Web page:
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2666: A Novel by Roberto Bolaño
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2666: A Novel (original 2004; edition 2009)

by Roberto Bolaño (Author)

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6,7301821,430 (4.12)8 / 735
An American sportswriter, an elusive German novelist, and a teenage student interact in an urban community on the U.S.-Mexico border where hundreds of young factory workers have disappeared.
Member:davidmcooper
Title:2666: A Novel
Authors:Roberto Bolaño (Author)
Info:Picador (2009), Edition: Reprint, 912 pages
Collections:Your library
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Work Information

2666 by Roberto Bolaño (2004)

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English (160)  Spanish (7)  Dutch (4)  German (4)  Portuguese (Portugal) (3)  French (3)  Italian (2)  Norwegian (Bokmål) (1)  Japanese (1)  All languages (185)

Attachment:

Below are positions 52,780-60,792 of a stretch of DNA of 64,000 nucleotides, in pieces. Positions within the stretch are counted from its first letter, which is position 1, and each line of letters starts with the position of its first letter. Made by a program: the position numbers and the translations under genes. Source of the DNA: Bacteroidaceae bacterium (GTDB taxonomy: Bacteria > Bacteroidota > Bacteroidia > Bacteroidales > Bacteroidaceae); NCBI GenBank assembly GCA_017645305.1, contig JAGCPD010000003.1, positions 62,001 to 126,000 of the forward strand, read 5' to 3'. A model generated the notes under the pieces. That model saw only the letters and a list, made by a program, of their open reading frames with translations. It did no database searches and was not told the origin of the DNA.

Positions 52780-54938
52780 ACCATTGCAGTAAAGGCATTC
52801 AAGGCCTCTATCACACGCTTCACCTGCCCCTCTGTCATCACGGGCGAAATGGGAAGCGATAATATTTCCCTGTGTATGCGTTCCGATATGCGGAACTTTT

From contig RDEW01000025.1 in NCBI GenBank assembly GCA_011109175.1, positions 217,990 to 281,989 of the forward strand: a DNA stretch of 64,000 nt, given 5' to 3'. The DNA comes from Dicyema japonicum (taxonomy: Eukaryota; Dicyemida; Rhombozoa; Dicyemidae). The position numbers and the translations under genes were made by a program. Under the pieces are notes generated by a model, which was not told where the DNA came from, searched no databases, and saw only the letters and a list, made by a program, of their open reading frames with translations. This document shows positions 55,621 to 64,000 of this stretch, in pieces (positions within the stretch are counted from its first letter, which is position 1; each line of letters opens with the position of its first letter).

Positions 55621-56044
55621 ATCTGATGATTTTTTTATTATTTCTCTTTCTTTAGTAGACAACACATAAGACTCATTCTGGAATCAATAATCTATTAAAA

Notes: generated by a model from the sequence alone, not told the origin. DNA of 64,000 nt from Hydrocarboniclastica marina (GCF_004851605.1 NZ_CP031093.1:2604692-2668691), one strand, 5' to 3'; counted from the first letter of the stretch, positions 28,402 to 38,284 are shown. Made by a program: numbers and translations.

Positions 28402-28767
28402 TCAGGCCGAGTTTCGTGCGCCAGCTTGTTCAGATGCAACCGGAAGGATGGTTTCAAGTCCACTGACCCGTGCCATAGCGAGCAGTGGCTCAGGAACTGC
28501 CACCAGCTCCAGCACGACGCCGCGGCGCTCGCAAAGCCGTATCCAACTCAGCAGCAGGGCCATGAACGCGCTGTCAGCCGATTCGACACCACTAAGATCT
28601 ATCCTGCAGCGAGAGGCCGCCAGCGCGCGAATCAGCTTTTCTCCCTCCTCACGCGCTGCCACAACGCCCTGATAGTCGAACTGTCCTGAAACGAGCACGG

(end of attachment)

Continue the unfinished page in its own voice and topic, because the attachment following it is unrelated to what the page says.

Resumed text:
Showing 1-5 of 160 (next | show all)
Strange. Very strange. A book that makes you think about the book itself, while you read it. A masterpiece. Bolaño writes with a transparent and refreshing language, like water. He writes stories within the stories. Background characters in the background characters. He makes the extraordinary plain, and mystifies the ordinary.
The book itself reminded me very, very much Quentin Tarantino in his Pulp Fiction and Reservoir Dogs. 2666 comprehends 5 novels barely linked, like the 6 degrees of proximity. The first three books are average. The part of the crimes and the part of Archimboldi, are majestic.
This book is life. Full of details that lead nowhere, of conversations for no reason, of memories just because they happened. All those details do not overwhelm. They flow masterfully, defining the protagonists or describing their life as, just a life.
( )
  cdagulleiro | Jul 3, 2024 |
Might have been saved by a good editor ( )
  denmoir | Apr 27, 2024 |